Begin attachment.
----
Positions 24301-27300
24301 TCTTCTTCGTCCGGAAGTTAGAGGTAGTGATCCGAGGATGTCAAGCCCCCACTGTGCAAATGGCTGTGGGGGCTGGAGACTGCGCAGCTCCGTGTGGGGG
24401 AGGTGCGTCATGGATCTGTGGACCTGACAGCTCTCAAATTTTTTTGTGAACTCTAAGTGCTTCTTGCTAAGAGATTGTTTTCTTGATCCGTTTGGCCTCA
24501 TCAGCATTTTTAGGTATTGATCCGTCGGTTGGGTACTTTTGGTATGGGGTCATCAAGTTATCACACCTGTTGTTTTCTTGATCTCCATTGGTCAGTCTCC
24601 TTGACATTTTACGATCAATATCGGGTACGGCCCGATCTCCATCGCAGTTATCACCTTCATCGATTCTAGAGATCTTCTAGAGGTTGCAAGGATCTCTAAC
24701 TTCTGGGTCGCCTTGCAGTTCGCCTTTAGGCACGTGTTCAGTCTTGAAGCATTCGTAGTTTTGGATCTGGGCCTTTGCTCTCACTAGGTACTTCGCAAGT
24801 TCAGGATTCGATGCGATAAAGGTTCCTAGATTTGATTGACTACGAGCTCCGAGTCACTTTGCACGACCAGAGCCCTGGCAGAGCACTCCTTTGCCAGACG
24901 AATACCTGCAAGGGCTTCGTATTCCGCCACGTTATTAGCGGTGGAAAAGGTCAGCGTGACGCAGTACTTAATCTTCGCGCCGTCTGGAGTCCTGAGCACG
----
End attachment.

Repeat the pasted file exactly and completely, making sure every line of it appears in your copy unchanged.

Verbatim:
Positions 24301-27300
24301 TCTTCTTCGTCCGGAAGTTAGAGGTAGTGATCCGAGGATGTCAAGCCCCCACTGTGCAAATGGCTGTGGGGGCTGGAGACTGCGCAGCTCCGTGTGGGGG
24401 AGGTGCGTCATGGATCTGTGGACCTGACAGCTCTCAAATTTTTTTGTGAACTCTAAGTGCTTCTTGCTAAGAGATTGTTTTCTTGATCCGTTTGGCCTCA
24501 TCAGCATTTTTAGGTATTGATCCGTCGGTTGGGTACTTTTGGTATGGGGTCATCAAGTTATCACACCTGTTGTTTTCTTGATCTCCATTGGTCAGTCTCC
24601 TTGACATTTTACGATCAATATCGGGTACGGCCCGATCTCCATCGCAGTTATCACCTTCATCGATTCTAGAGATCTTCTAGAGGTTGCAAGGATCTCTAAC
24701 TTCTGGGTCGCCTTGCAGTTCGCCTTTAGGCACGTGTTCAGTCTTGAAGCATTCGTAGTTTTGGATCTGGGCCTTTGCTCTCACTAGGTACTTCGCAAGT
24801 TCAGGATTCGATGCGATAAAGGTTCCTAGATTTGATTGACTACGAGCTCCGAGTCACTTTGCACGACCAGAGCCCTGGCAGAGCACTCCTTTGCCAGACG
24901 AATACCTGCAAGGGCTTCGTATTCCGCCACGTTATTAGCGGTGGAAAAGGTCAGCGTGACGCAGTACTTAATCTTCGCGCCGTCTGGAGTCCTGAGCACG